Meetings and Publications
James P. Cuda was invited by Steve Shaw, Vice-President of the Southwest Chapter of the Florida Association of Environmental Professionals, to give a presentation at their March meeting in Ft. Myers, on biological control of weeds focusing on melaleuca. The title of the presentation was "Classical Biological Control of Weeds in Florida: The Melaleuca Weevil Success Story." The first part of the presentation introduced basic concepts on biological control of weeds, and provided an overview of Florida's programs. The second part of the presentation focused on melaleuca, a highly invasive weed in southwest Florida. Various aspects of the biology the Australian weevil Oxyops vitiosa, a recently introduced natural enemy of melaleuca, and techniques for redistributing the insect to melaleuca infested sites were presented.
Eileen Buss, landscape and turf extension entomologist, recently used a PowerPoint presentation in a talk at the SE Pest Management Conference called "Challenges of Insect Pest Management in the Landscape" and was asked by several county faculty to post it to the UF/IFAS Presentations Web site. It is there now. Elizabeth Felter of Orange County Extension has also contributed a PowerPoint presentation titled "Scouting - A Real Life Experience." The UF/IFAS Presentations Web site can be accessed through http://entomology.ifas.ufl.edu/fasulo/pests/ To access this site requires a IFASDOM username and password. If you don't have one or can't remember it, then you must contact IFAS IT.
Jim Cuda and Norm Leppla also posted the following PowerPoint presentation on the UF/IFAS Presentations Web site: "Lovebugs in Florida - Setting the Record Straight."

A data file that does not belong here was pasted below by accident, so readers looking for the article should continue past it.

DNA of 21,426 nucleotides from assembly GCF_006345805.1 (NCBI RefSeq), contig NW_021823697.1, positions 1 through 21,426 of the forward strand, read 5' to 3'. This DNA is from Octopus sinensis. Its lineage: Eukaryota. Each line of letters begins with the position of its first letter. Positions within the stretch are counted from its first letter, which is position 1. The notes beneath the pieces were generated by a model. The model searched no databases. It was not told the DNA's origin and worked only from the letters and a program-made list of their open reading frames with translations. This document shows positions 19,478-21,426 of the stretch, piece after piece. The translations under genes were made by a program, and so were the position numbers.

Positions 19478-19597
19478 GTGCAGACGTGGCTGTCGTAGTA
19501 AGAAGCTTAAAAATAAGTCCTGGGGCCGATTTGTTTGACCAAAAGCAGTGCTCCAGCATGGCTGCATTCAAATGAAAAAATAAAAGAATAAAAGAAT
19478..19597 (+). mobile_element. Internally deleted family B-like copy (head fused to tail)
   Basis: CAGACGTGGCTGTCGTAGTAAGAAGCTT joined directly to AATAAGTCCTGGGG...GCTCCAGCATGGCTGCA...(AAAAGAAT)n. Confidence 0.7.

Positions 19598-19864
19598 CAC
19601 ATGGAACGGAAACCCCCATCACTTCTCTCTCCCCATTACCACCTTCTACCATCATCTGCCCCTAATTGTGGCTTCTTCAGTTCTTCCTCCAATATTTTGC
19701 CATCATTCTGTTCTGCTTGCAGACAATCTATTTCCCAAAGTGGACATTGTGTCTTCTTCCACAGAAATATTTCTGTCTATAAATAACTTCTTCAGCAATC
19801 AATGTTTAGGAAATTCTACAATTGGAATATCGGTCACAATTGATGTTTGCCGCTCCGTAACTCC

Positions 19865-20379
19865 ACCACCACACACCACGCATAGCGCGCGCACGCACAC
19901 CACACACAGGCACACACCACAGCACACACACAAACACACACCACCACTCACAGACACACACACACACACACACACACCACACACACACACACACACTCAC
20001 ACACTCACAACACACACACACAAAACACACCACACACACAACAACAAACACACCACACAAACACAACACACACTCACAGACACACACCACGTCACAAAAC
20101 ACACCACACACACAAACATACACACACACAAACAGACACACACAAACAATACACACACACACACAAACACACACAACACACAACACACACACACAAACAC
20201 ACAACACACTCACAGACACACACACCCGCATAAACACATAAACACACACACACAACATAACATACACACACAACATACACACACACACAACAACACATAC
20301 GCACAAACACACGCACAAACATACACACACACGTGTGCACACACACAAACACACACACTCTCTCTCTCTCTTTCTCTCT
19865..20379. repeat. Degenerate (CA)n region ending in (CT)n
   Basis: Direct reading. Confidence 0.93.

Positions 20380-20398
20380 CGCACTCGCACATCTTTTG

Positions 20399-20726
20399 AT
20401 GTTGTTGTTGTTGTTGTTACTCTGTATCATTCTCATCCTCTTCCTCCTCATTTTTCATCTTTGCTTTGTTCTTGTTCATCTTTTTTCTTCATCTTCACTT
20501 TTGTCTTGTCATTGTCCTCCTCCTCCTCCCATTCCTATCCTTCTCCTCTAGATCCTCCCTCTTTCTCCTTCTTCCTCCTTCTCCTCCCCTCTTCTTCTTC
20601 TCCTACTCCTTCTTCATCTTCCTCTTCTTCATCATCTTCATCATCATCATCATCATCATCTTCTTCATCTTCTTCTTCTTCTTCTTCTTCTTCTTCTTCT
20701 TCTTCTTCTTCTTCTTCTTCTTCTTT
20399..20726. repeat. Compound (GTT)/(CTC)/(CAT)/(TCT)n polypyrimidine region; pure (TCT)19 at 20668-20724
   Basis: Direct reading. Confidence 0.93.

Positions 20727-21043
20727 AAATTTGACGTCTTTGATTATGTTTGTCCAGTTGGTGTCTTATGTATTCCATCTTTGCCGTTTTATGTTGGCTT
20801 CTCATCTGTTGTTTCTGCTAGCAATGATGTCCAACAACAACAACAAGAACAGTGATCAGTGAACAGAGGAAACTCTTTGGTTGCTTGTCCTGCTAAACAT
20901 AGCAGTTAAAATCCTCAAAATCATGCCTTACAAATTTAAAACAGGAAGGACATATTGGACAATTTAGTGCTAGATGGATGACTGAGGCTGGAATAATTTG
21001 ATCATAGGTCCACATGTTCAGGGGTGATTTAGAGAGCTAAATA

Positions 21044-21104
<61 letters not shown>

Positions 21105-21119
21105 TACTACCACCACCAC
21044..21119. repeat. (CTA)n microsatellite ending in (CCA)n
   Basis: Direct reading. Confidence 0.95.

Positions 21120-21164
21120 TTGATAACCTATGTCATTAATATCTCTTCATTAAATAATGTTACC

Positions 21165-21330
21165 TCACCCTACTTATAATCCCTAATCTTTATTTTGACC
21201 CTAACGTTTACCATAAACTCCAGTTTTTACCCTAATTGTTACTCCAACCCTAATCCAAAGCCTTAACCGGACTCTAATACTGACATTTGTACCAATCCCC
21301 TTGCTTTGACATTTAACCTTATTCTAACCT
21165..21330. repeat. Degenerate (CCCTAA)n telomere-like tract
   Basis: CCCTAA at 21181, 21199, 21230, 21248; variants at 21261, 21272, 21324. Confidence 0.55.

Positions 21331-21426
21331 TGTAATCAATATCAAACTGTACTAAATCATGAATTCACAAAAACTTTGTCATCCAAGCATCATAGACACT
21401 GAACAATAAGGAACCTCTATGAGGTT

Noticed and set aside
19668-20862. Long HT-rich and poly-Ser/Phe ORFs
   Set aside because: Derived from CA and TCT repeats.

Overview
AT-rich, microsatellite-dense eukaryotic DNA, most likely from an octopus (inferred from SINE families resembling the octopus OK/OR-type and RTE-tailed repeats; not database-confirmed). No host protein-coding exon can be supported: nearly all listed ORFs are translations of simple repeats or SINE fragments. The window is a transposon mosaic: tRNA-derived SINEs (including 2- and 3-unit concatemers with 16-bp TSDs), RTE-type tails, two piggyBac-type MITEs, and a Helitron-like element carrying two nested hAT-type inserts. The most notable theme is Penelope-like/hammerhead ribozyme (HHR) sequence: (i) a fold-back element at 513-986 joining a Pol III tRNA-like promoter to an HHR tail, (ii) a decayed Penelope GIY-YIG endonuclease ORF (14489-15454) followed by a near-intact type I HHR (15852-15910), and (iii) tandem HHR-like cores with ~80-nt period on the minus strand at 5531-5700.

Norm Leppla recently traveled to Tunis, Tunisia and visited the Institute National Agronomique de Tunisie, Departement de Biologie to review a research project for the International Atomic Energy Agency, Food and Agriculture Organization of the United Nations, "Control of Date Moth Using Radiation Sterilization." The objectives of this assignment were to assist the counterpart, Professor Dr. Mohamed Habib Dhouibi, leader of the date moth eradication project, in improving rearing of the date moth (carob moth), Ectomyelois ceratoniae (Lepidoptera: Pyralidae), with special emphasis on mating densities in oviposition cages, mating procedures, diet preparation, marking with calico red dye, irradiation for sexual sterilization, and associated procedures. Additionally, a meeting was held with Professor Mougou Abdelaziz, President, Institution for Agriculture Research and Higher Education, Ministry of Agriculture to determine if an irradiator could be housed in the date moth rearing facility. The mission was successful in determining the status of the date moth project, including capabilities of the staff, resource requirements, pilot level operations, and support from the Tunisian Ministry of Agriculture. Professor Dhouibi is exceptionally capable and productive, and has the full support of his administration. Although functional, the rearing system could be improved in several ways to help prevent problems in the future. It is notable that the colony was appropriately established with insects from the target population and has been in production for about 25 generations. Irradiation is a bottleneck to releasing the maximum number of moths that can be reared; however, there are several options for solving this problem. Success in the field will depend on reducing the size of the target population by site selection and cultural practices in date production. It is essential to devise an efficient means of determining and tracking levels of sterility in wild-type date moths. As the eradication project becomes operational, the date moth will have to be excluded from areas where it has been eradicated.